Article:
Handbook outlines energy strategy for small companies
processors cut down on their energy requirements.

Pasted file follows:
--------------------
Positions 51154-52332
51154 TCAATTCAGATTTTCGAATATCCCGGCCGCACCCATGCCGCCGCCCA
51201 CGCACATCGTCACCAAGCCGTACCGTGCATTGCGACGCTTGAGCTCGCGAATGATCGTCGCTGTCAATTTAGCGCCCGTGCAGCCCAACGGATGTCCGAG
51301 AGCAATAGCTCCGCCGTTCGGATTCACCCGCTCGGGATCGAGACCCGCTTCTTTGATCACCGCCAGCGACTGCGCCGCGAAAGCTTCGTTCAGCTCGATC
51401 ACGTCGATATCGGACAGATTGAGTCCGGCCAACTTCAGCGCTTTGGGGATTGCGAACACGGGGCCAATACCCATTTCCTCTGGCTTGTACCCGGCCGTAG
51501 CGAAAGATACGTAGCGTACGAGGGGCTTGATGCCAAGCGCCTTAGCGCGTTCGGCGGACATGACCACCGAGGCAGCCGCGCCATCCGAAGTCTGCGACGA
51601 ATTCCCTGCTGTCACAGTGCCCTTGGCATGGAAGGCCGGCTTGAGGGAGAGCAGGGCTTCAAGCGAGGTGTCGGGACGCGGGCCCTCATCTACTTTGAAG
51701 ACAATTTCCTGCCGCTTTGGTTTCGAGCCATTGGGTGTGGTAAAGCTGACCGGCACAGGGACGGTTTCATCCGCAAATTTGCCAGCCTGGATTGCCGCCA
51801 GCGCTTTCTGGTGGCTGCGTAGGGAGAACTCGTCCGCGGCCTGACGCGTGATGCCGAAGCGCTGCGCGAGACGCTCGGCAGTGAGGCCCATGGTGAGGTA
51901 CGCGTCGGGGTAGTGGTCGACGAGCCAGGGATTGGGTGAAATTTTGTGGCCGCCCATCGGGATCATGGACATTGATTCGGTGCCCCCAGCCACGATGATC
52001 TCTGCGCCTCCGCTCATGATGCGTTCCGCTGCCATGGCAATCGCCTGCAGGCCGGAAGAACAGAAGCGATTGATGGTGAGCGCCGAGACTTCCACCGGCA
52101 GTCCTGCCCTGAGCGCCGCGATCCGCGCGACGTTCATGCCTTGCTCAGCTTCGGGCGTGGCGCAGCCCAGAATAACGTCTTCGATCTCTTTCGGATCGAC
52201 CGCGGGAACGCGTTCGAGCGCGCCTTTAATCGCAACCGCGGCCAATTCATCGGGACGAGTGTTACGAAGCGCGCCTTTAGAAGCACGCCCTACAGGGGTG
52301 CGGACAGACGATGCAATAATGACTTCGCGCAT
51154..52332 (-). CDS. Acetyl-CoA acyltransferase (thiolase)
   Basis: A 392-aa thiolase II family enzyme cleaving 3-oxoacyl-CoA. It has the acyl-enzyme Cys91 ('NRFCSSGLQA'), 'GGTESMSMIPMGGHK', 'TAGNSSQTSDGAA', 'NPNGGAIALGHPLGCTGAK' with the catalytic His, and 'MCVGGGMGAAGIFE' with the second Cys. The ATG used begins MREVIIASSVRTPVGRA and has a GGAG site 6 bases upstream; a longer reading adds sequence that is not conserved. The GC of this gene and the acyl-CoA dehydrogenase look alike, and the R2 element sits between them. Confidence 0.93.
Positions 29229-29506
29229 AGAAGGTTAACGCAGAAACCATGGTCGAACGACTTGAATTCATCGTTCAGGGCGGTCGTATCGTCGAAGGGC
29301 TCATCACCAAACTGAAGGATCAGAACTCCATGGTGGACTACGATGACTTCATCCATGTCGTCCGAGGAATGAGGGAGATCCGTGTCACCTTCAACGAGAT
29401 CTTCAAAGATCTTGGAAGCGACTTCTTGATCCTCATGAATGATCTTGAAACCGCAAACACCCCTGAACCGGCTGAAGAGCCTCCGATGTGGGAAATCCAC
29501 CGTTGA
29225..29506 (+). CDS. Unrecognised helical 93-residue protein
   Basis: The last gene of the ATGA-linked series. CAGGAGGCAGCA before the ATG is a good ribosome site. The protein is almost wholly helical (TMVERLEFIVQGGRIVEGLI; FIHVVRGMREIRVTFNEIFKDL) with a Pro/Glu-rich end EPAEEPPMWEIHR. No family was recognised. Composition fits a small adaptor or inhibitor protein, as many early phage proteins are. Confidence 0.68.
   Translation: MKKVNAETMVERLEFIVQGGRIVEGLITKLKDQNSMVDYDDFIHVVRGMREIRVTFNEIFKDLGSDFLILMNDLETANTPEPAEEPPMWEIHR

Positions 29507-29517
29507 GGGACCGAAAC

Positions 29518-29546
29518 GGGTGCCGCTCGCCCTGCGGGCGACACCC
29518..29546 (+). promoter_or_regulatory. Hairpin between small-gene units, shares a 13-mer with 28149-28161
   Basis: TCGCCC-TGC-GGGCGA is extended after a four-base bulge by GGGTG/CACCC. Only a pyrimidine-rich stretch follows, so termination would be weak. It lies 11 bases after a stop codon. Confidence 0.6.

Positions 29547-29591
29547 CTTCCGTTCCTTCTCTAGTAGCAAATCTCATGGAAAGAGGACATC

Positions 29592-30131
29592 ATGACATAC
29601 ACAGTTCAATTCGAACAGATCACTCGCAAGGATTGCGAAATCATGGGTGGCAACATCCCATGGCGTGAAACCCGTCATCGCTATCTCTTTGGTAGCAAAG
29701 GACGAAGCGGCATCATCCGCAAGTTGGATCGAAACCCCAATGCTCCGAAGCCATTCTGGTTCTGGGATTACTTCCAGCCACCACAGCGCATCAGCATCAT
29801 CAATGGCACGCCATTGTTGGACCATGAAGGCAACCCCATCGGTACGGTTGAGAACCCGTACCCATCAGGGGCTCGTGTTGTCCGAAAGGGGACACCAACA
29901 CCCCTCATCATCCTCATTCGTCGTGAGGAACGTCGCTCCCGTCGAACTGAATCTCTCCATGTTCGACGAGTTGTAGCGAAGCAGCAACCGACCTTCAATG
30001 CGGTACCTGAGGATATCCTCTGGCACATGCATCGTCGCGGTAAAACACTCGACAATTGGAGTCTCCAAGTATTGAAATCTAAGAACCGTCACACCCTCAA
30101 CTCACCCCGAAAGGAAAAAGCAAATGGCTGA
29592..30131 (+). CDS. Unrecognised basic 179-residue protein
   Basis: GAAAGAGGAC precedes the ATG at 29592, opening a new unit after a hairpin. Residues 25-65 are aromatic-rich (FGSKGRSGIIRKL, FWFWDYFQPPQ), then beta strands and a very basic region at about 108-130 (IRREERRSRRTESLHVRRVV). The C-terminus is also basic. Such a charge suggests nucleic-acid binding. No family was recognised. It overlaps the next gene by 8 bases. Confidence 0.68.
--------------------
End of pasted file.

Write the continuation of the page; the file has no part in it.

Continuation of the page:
Sharply rising energy prices and regulatory limits on carbon dioxide emissions have put the food and drink sector under pressure to cut down on energy use. The methods, developed and collected by a consortium of national energy agencies and consultancies, were tested at plants owned by about 50 food and drink processors in 11 EU member states. In addition to the handbook, the consortium developed an energy management specification, an implementation model, a web based learning system, a benchmarking scheme, and other tools like templates for energy audits, measure lists and checklists. The consortium was co-funded by the EU under the Benchmarking and Energy Management Schemes in SMEs (BESS) project as a means of helping small and medium sized companies improve their energy performance by implementing best practice management techniques. The handbook cites some examples of the cost savings made by companies who used some of the cited energy management techniques. For example an energy audit led a dairy to put frequency converters on its 203 electrical motors, which had a total power of 1,216 kW. The company invested €311,000 in the method, while estimating that the annual savings for the company added up to €90,000 and 1,325 MWh. The pay-back time is about 3.4 years. Another dairy installed a load management system and thus saved €14,000 per year, the report stated. Meanwhile the biggest dairy in Styria, Austria operated a combustion air fan using an engine with a nominal capacity of 30 kW, which was run up by a star-delta starting. The fan used an annual energy consumption of about 152,400 kWh. By installing a frequency converter the speed was reduced and the actual airflow was adapted to the necessary airflow. The action resulted in energy cost savings of about 86 per cent. With investment costs of €8,000, the company estimated the payback period at nine months. At another Austrian dairy, the biggest cottage-cheese-producer in Europe, the compressed air was supplied by three compressors, which were controlled by adjusted pressure levels. There was no superior controller and no use of waste heat. The strongly fluctuating workload and operating method of the compressors resulted in a high-energy consumption. The company installed highly efficient aggregates and a superior control optimising the ratio between full load, part load and idle speed of the compressors. Along with the installation the company began using the waste heat for heating the neighbouring hall and reduced the leakages. The company's costs were €50,000 and resulted in savings of €24,975. Another dairy, Namdalsmeieriet, invested in a combined heat recovery and purification plant. The combustion air is preheated by the flue gases and the sulphur dioxide is used for neutralisation of alkaline waste water. The company reduced its energy costs by about €25,000 per year and spending on chemicals by about €17,000 per year. As a result of energy management another dairy cited in the examples changed its chemical cleaning process, thus decreasing water use by 6 per cent, spending on lye by 46 per cent and on acid by 34 per cent. The Confederation of Food and Drink Industries of the EU (CIAA) praised the release of the handbook and called for financial support to help the association's smaller members. Energy efficiency, together with a move towards low carbon energy sources, plays a key role in tackling climate change and reducing EU dependency on fossil fuels, the CIAA said in a statement last week. The members of the BESS project advisory group included the European Commission, the International Energy Agency and the CIAA. The CIAA also recommended that the BESS management tools could be useful additional instruments to support and complement existing strategies on energy-efficiency, in line with company and country-specific conditions. SMEs account for 99 per cent of the EU's food and drink industry and often face a number of barriers to implementing energy efficient methods, including the lack of human and financial resources and insufficient information on energy management. "Financial support schemes and the provision of energy-related expertise can provide important incentives for implementing energy efficiency measures, in particular in SMEs with often limited financial and human resources," the CIAA stated. The association supports the conduct of energy audits, consultancy, or training courses to help small companies save on energy. "Long pay back periods for energy investments in a sector used to short investment cycles, investment uncertainty and the lack of available capital funds can constitute important investment barriers for SMEs," the CIAA stated. "Investment support can be a crucial instrument to help SMEs to overcome existing economic barriers." The BESS project website is www.bess-project.info.